In the same sense, Bernard Sturtzkopf’s or Hans Vogel’s plaster scale models are a vague shade of the plastic power of Malievich’s “architectones”.
PRIVATE VILLA (HÔTEL PARTICULIÈRE).
Van Doesburg met Léonce Rosenberg in Mondrian’s Parisian study the 6th of March of 1920, and ever since the design of an ambitious project is magnified. At first (almost) the entire De Stijl had to participate (Mondrian, Oud, Van't Hoff, Rietveld, Huszar, Vantongerloo…) … but Mondrian, Oud and, of course, Van Doesburg had to be in control, according to his words. The “almost” reveals the process: Van der Leck is pushed away, Huszar is the limit, etc… With such strategy of division-and-control a happy end could not be ascertained.
Besides, Van Doesburg had published some synthetic statements about what he understood as Basic Elements (of painting, sculpture and architecture) in diverse magazines (“Base genérale” in the Russian magazine Vesj, in March/April of 1922; “Generalbass” in G, July of 1923, and “Grondelement” in the Architettura weekly magazine of August of 1923). In the same direction, he sketched out a refreshments kiosk that resembled the first ideas for the private house of L. Rosenberg: that was his architectural limit, though it could be presented otherwise. And it can be appraised as such in the initial sketches (to be seen in the previous drawing): it is enough to compare with those by made his friend Ludwig Mies at the same time.
In the same direction, he sketched out a refreshments kiosk that resembled the first ideas for the private house of L. Rosenberg: that was his architectural limit, though it could be presented otherwise. And it can be appraised as such in the initial sketches (to be seen in the previous drawing): it is enough to compare with those by made his friend Ludwig Mies at the same time.
Hôtel Particuliere, scale models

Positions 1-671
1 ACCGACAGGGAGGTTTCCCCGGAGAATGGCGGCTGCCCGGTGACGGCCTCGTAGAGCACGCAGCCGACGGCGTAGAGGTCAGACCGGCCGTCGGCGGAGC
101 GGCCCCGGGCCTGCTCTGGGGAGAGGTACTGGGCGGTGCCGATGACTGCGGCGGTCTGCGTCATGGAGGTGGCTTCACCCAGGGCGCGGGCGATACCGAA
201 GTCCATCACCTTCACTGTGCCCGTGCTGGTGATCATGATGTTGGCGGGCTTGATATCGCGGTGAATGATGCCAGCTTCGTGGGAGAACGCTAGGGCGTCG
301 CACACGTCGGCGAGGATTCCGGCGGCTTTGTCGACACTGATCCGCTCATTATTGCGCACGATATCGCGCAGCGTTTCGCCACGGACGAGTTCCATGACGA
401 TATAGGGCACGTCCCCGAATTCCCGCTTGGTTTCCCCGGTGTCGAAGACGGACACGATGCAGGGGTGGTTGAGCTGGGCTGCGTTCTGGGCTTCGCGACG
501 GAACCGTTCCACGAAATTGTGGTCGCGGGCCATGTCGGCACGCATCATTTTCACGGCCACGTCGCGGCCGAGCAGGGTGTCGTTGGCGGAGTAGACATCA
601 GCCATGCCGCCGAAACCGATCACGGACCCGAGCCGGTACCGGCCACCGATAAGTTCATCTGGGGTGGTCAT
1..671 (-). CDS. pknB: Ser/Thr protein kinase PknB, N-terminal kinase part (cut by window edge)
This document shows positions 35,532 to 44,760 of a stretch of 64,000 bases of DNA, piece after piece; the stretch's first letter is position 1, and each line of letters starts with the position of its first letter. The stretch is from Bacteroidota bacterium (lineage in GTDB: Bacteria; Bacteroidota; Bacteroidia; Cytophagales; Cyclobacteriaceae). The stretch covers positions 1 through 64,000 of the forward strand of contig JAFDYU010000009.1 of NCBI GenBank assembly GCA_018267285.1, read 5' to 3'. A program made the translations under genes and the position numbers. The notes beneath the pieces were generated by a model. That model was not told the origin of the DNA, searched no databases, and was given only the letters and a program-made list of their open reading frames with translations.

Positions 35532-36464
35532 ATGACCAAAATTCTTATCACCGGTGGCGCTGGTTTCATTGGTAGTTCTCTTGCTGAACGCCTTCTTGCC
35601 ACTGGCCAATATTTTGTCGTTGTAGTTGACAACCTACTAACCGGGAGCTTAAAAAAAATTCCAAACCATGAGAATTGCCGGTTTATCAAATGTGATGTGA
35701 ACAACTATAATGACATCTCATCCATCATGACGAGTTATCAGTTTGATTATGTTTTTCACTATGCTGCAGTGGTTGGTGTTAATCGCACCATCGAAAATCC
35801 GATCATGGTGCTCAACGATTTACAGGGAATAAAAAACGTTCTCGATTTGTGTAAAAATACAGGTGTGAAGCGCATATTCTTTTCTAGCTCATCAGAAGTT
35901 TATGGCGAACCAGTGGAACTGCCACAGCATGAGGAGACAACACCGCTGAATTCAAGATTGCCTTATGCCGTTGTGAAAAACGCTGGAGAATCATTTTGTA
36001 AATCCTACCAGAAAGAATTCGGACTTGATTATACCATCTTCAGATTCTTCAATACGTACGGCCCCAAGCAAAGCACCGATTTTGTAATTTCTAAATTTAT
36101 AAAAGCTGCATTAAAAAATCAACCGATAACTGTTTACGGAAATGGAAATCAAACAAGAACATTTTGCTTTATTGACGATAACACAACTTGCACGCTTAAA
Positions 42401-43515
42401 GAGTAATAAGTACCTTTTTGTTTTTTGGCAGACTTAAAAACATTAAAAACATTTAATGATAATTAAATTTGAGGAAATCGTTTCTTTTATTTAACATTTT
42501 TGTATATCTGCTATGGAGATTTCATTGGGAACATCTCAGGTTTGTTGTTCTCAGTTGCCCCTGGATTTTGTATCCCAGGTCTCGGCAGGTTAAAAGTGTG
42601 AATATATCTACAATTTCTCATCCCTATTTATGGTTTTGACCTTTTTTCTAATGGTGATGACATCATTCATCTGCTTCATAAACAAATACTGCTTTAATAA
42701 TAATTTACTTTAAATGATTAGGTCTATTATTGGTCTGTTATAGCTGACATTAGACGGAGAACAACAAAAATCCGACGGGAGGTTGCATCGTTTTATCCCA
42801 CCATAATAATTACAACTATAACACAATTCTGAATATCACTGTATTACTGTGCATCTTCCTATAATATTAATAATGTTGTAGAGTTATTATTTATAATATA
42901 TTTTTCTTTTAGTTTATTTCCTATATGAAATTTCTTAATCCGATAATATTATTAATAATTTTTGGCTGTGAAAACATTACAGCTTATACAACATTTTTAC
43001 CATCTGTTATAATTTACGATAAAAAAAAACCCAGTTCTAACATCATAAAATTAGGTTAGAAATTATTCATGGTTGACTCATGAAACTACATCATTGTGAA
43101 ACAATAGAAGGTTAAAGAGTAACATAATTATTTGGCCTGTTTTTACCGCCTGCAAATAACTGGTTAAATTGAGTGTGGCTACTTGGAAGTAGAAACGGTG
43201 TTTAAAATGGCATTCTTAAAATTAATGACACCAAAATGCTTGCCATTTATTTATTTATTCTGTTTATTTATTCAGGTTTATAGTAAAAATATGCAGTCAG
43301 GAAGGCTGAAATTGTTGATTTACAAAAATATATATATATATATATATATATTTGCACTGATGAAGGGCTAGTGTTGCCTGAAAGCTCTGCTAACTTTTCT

|Hôtel Particulière, ground floor plan
|Hôtel Particulière, first floor plan
Hôtel Particulière, second floor plan
In l'Hôtel Particulière the series of corridors parallel to the main street create a longitudinal component that marks the whole work, but, when entering in detail, there can be perceived a division in four volumes, differentiated by the positioning of the stairs, all flanked by individual walls that allow the joint between successive volumes, reaching the last floor in the most important volume.
This coexistence of directing elements of the whole, distinctive of each part as well, allows a staging that will be emulated in some modern architecture. When balancing the outer volumes a cluster-formed space is generated, which is the link between the different uses of the allotment.
The following step of the Private House, with a spiral development around the structural and access nuclei, seems absorbed in the drawings, so disclosed, but we can also understand it as a compressed idea of the development of the Hôtel Particulier, where transparency will open new fields.
The contrast between the three works, that we are going to consider, shows an unfolding of volumes in length following the plan of the street and its perpendicular. The Particular House is an integrated block, where a mutation of the uses of the axonometric takes place, transporting the reason of interest from the construction to transparency, and out of which Mies van der Rohe will obtain great benefit, not in vain he will be the only invited German architect to the exhibition of Paris, where these works would be exhibited. Finally, the House for an Artist is offered to us as a growth in height, where something is infected with the “German poison” to which Le Corbusier alludes in L'Esprit Nouveau: “the systematic use of the vertical in Germany is mysticism, mysticism in physical problems, the poison of German architecture… a simple fact is its total sentence. In a house, one lives by floors, horizontally and not vertically". Nevertheless such poison can be found in the works of Wright, Schindler… and so many others.
(To be continued in the “Maison Particuliere / Private House”)
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© of Antonio Millán Gómez´s texts
Antonio Millán Gómez is professor at the Superior Technical Architecture School of Vallès (Escuela Técnica Superior de Arquitectura del Vallès), UPC.